Monday, 27 August 2007 14:12
35th Oldtimer Grand-Prix Nürburgring 10-12 August 2007Written by Guus Docen
During the drive from my bed and breakfast address to the circuit on Friday-morning at nine there were plenty of reasons to be cautious about the day ahead. There was a thick fog (in some parts there was only 30 metres visibility) in the whole area. The cars ready for practice for the Historic 400 kilometres Marathon on the Nordschleife were queued up for hours but unfortunately had to be driven back to the parking lot at 12.00 h. when the organisation decided that the 400 kilometres race was cancelled and two hours later also the practices on the Grand Prix track were cancelled until further notice. Finally the complete day’s program was cancelled. A big disappointment for all drivers but an understandable reaction from the organiser. A new timetable for Saturday and Sunday was announced at 17.00h.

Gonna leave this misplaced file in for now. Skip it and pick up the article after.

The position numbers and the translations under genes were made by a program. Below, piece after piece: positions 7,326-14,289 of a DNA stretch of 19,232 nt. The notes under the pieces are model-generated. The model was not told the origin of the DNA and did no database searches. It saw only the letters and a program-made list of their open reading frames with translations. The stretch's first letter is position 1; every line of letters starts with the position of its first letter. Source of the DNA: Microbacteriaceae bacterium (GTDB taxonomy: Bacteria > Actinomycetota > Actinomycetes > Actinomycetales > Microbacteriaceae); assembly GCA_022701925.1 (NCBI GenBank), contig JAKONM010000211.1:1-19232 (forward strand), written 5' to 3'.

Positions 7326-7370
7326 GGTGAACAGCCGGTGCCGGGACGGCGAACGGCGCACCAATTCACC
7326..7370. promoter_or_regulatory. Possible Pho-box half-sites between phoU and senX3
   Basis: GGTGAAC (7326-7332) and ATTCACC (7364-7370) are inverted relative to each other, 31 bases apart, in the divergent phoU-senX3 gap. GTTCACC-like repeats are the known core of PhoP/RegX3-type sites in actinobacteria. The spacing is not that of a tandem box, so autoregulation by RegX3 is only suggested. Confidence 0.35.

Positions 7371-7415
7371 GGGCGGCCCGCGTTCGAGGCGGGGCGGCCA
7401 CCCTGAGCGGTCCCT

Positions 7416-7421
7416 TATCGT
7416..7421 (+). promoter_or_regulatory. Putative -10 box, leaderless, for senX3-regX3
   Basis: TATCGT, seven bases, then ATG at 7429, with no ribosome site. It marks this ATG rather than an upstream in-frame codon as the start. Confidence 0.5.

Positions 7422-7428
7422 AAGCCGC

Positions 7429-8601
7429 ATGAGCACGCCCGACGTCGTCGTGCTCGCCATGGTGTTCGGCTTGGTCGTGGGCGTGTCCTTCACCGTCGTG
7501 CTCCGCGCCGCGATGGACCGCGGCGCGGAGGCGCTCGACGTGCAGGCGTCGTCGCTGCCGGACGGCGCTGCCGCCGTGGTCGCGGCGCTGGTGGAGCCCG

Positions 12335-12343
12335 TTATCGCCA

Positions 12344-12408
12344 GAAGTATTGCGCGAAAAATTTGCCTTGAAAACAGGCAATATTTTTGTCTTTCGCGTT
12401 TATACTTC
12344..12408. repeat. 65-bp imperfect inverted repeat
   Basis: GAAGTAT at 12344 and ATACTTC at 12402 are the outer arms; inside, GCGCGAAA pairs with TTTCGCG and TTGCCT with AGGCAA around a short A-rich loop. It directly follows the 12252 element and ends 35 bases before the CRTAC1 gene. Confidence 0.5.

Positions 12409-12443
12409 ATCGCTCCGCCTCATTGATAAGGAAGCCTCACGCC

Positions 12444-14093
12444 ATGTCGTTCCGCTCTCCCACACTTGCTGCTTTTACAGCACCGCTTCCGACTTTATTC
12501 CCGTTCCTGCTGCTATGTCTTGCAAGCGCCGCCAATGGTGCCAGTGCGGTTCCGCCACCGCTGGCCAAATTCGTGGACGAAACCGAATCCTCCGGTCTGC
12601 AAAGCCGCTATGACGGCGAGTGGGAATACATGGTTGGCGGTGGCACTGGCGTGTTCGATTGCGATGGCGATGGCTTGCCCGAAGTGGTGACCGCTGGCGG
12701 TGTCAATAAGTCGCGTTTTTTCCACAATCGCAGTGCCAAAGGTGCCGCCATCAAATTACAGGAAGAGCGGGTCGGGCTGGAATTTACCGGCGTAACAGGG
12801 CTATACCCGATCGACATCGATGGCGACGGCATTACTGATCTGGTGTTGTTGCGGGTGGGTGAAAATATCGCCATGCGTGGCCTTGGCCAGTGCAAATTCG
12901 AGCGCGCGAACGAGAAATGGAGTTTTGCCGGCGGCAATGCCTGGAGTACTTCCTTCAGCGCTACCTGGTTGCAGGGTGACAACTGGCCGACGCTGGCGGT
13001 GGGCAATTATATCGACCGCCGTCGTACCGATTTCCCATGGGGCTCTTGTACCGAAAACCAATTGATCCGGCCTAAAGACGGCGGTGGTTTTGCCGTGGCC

Because of the cancelled races on the Friday I was able to view some interesting cars auctioned by Coys on Saturday afternoon. At the entrance was the Buick monoposto racer. A single seater racer built in 1998 based on circa 1939 Buick mechanical components. Under the aluminium body work sits a 4.2 litre in-line eight cylinder engine with power fed through a three speed gearbox and chain drive to the rear wheels. Another splendid motorcar was the Ferrari 275 GTB, a well known car with a long competition racing history. Some years ago this cars was rebuilt from front to back by the well known Ferrari-specialist Roelofs in the Netherlands. This Ferrari changed hands for 410,000 Euros. What seemed to be a Porsche 906 was a 1967 Giannini V8 1600 Sports Prototipo. The chassis is of a tubular design derived from the aforementioned Porsche 906/908. Power is derived from a Giannini developed and built V8 engine mated to a Porsche five speed competition transaxle. A unique and significant car that is eligible for many historic rallies was the Moretti modified Lancia Aurelia B20 GT 2500. This car left the factory in 1954 and was modified to its current form by Moretti in 1955 as an open two seater with a detachable, aerodynamic, aluminium hard top. The engine was also modified with a Nardi tuning kit. Saturday dawned damp and foggy, racing was postponed once again. Around 10.00 h. the sun broke through so half an hour later qualifying sessions started for the two German Championships (GT series and Touring Cars) followed by the first Formula Junior Race. As no training had been possible a fair starting grid had to be arranged. Urs Eberhardt in a Lotus 27 was on pole with Christoph Burkhardt’s Lotus 22 alongside. During lap four Emanuele Benedini (Brabham BT6) passed Eberhardt and won the race 1. In race 2 on Sunday it was Christoph Burkhardt who won the race. In 1957 Juan Manuel Fangio won the Grand Prix race on the Nürburgring with a Maserati 250F and became Word-champion for the fifth time in his life. Ten of these rare cars participating this weekend in the race of pre-1960 Grand Prix cars. Three of these splendid racers cars were so-called CM-replicas. CM are the initials of the Englishman Cameron Miller. This former president of the Maserati-club owned five of these rare cars in the sixties. He bought all the spare parts from the factory and was able to produce about 10 replicas. Probably also new fabricated parts were used to build these recreations but nowadays several CM cars - most notably the earlier ones - actually feature more genuinely Maserati-made in-period components than some 'real' 250Fs which have been badly battered, re-chassised, re-bodied and re-engined during their long active lives. The CMs are FIA-approved and it makes a great sight seeing historic GP fields crowded with 250F's driven in anger. The actual Fangio car (no. 2529) was also present but its current German owner is very careful so just demonstration rounds were driven by Lukas Hüni.Both heats of the race were won by Dutchman Jos Koster in the blue Maserati 250F (no. 2534). Apart from the Grand Prix cars there was the Orwell SuperSports Cup. McLarens and Marches with 8 litre engines were battling against very light and quick 2-litre Chevrons. From the start Richard Piper, McLaren M8F, took the lead closely followed by John Grant (McLaren M8C) Peter Schleifer (March 707) and Peter Hoffman (McLaren M8F). Peter Hoffman took the lead on lap 4 which he held to the end. Race 2 on Sunday was again dry. John Grant took the lead but soon suffered brake problems and was lucky to finish third. Peter Hoffman’s race ended in lap 9 with no brakes handing the lead to Richard Piper, McLaren M8F, who finished well clear of the field. The World Sportscar Masters vehicles took to the track in the early afternoon. Stefano Rosina, Richard Meins and Jonathan Baker offered a great show for the spectators driving their Lola T70s in anger. In the middle of the field were several Chevron B 16s having their own fight for victory. Stefano Rosina was the ultimate winner of race one. In race two it was Paul Knapfield’s Ferrari 712 who was the winner followed closely followed by Leo Voyazides in a Lola 280. Traditionally for this event is the pre-1960 2-seater Sportscars and GTs race with a so-called Le-Mans start. The cars are lined up alongside the pit wall in the order in which they qualified. The starting drivers are standing on the opposite side of the front stretch. When the flag is dropped to signify the start, the drivers will run across the track to their cars, which they would have to enter and start without assistance. The Sunday ended with the touring-car race. Mini Coopers, Lotus Cortina and Alfa GTAs were all driven in anger. The organisers of the weekend must have had terrible headaches reorganizing the program. Fortunately the Saturday turned into a very nice day and Sunday was even better so in the end both competitors and visitors enjoyed some great racing and are looking forward to the 36th Historic Grand Prix but please without fog !